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In rovibrational transitions we have following selection rules
$$ \Delta v = \pm 1 $$
$$ \Delta J = \pm 1 $$
where ##v## is the vibrational quantum number and ##J## is rotational quantum number.
Now based on whether ##\Delta J## changes to +1 or 1 we have two branches of spectroscopic lines.
They are defined as following:
 if transition happens such that ##\Delta J = +1## that goes in Rbranch
 if transition happens such that ##\Delta J = 1## that goes in Pbranch
It is also said (eg. https://en.wikipedia.org/wiki/Rotational–vibrational_spectroscopy) that R branch is on the higher frequency side of the Q branch and P branch is on the lower frequency side. This means that the lines in R branch have more photon energy (eg. less wavelength) than lines in the P branch.
So far so good.
But notice how I emphasized transition word above? That's because in every site/book I looked at I see they use word transition without specifying whether it's absorption or emission. It seems as if it doesn't matter but looks like it does.
If we have absorption and ##\Delta J = +1## (say J goes from 0 to 1) then that is R branch. But if we have emission (the same transition in opposite direction where J goes from 1 to 0) we will have ##\Delta J = 1##. Now both of these transitions must be of the same energy but which should go to the R branch? I conclude it must be that the transition specified above in the definition is absorption and not emission.
So why I couldn't find in any resource this? Why did I have to lose 34 hours on this trying to figure out all this rather than having a precise definition in the first place? When I see transition I usually first think of emission so I started working examples on my own to understand this R and P branches concepts but I couldn't match it with the definition.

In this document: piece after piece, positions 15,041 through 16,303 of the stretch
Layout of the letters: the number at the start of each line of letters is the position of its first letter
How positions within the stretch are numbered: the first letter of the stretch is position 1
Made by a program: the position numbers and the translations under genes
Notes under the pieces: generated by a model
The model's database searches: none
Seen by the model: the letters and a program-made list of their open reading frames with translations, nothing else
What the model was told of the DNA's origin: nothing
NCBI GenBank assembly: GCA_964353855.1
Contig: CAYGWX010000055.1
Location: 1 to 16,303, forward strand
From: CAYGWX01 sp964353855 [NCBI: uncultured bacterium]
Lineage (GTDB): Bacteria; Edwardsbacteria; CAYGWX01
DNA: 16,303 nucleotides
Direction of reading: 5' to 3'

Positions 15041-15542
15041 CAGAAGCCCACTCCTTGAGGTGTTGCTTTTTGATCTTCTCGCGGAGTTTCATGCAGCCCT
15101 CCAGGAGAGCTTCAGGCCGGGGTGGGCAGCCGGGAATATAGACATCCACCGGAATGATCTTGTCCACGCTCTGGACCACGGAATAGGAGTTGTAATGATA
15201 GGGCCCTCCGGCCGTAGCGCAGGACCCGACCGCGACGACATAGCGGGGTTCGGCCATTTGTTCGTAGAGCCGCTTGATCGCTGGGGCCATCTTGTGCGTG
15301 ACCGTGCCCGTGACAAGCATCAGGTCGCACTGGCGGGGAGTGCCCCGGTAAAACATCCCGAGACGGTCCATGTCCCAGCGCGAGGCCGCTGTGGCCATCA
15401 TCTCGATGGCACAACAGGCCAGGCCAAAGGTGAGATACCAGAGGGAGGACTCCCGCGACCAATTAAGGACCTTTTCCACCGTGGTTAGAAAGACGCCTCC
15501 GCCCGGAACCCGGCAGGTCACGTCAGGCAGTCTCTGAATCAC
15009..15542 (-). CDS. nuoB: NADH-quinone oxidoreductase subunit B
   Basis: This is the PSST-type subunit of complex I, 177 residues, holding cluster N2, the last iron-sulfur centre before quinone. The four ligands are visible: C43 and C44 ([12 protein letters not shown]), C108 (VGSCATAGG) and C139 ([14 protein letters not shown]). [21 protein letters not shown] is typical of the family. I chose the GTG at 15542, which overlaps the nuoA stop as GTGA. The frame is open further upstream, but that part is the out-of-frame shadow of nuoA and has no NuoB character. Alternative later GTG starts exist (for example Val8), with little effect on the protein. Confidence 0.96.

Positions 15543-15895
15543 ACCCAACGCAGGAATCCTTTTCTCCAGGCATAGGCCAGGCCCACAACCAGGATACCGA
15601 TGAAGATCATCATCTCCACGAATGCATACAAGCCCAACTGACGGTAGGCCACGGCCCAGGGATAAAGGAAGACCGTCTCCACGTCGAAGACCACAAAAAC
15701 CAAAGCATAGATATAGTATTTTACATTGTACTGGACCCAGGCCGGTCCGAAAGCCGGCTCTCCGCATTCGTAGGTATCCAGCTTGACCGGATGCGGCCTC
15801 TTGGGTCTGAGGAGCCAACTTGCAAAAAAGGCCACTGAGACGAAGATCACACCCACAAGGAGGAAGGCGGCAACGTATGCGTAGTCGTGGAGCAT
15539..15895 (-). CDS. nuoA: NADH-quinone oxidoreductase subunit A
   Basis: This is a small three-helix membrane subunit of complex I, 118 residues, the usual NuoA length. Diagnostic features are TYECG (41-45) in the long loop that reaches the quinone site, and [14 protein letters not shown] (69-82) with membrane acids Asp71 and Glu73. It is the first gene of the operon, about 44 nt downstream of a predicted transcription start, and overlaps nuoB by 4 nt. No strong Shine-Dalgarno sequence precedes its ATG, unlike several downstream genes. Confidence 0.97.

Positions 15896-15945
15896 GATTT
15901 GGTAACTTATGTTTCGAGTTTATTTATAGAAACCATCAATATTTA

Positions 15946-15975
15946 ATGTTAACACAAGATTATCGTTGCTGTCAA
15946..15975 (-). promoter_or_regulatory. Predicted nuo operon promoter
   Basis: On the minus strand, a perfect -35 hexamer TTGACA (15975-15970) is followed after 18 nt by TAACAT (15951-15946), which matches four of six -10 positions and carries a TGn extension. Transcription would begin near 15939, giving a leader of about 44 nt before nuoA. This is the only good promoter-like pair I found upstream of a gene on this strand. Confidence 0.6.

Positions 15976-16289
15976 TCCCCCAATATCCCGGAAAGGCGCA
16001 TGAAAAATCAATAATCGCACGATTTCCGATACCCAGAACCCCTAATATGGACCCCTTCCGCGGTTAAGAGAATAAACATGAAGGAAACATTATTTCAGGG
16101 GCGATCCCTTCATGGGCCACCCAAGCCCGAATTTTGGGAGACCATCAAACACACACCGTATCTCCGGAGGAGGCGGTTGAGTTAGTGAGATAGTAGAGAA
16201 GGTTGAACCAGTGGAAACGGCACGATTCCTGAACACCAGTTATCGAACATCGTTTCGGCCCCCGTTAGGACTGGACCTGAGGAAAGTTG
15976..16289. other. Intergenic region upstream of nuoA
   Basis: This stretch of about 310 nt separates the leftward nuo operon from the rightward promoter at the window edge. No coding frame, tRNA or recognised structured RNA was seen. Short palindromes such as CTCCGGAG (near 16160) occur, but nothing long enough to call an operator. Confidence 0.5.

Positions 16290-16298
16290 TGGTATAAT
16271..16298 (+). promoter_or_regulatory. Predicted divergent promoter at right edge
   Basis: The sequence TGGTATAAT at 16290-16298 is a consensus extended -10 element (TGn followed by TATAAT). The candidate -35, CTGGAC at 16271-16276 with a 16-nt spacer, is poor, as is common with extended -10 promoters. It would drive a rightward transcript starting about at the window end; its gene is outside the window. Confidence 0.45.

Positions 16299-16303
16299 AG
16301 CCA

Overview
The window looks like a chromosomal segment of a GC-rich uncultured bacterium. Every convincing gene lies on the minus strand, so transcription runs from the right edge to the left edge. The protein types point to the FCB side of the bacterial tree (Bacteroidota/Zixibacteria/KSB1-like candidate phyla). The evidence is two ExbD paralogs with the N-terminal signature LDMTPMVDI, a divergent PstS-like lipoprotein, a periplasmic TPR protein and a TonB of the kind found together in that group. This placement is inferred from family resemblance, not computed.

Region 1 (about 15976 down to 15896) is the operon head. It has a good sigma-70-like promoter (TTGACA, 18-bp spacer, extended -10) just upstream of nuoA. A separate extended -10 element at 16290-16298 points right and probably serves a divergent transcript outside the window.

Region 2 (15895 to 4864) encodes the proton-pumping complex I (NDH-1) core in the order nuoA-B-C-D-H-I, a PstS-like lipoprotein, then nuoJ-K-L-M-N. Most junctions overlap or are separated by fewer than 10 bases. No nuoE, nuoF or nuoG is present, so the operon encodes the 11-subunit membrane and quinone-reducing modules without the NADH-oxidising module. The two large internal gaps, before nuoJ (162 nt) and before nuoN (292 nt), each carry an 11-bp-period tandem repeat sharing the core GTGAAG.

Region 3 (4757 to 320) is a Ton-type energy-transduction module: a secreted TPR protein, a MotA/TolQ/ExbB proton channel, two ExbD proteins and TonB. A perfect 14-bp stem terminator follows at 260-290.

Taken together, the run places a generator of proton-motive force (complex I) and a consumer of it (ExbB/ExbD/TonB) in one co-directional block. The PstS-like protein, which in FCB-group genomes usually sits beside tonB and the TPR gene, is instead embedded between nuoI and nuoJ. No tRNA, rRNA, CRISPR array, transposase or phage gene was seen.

I am disappointed by the physics literature and a loose way of defining things. Or could it be me? Am I missing something from my discussion here? It could be because of lack of sleep I am having these days but I am not seeing it.
$$ \Delta v = \pm 1 $$
$$ \Delta J = \pm 1 $$
where ##v## is the vibrational quantum number and ##J## is rotational quantum number.
Now based on whether ##\Delta J## changes to +1 or 1 we have two branches of spectroscopic lines.
They are defined as following:
 if transition happens such that ##\Delta J = +1## that goes in Rbranch
 if transition happens such that ##\Delta J = 1## that goes in Pbranch
It is also said (eg. https://en.wikipedia.org/wiki/Rotational–vibrational_spectroscopy) that R branch is on the higher frequency side of the Q branch and P branch is on the lower frequency side. This means that the lines in R branch have more photon energy (eg. less wavelength) than lines in the P branch.
So far so good.
But notice how I emphasized transition word above? That's because in every site/book I looked at I see they use word transition without specifying whether it's absorption or emission. It seems as if it doesn't matter but looks like it does.
If we have absorption and ##\Delta J = +1## (say J goes from 0 to 1) then that is R branch. But if we have emission (the same transition in opposite direction where J goes from 1 to 0) we will have ##\Delta J = 1##. Now both of these transitions must be of the same energy but which should go to the R branch? I conclude it must be that the transition specified above in the definition is absorption and not emission.
So why I couldn't find in any resource this? Why did I have to lose 34 hours on this trying to figure out all this rather than having a precise definition in the first place? When I see transition I usually first think of emission so I started working examples on my own to understand this R and P branches concepts but I couldn't match it with the definition.
I am disappointed by the physics literature and a loose way of defining things. Or could it be me? Am I missing something from my discussion here? It could be because of lack of sleep I am having these days but I am not seeing it.
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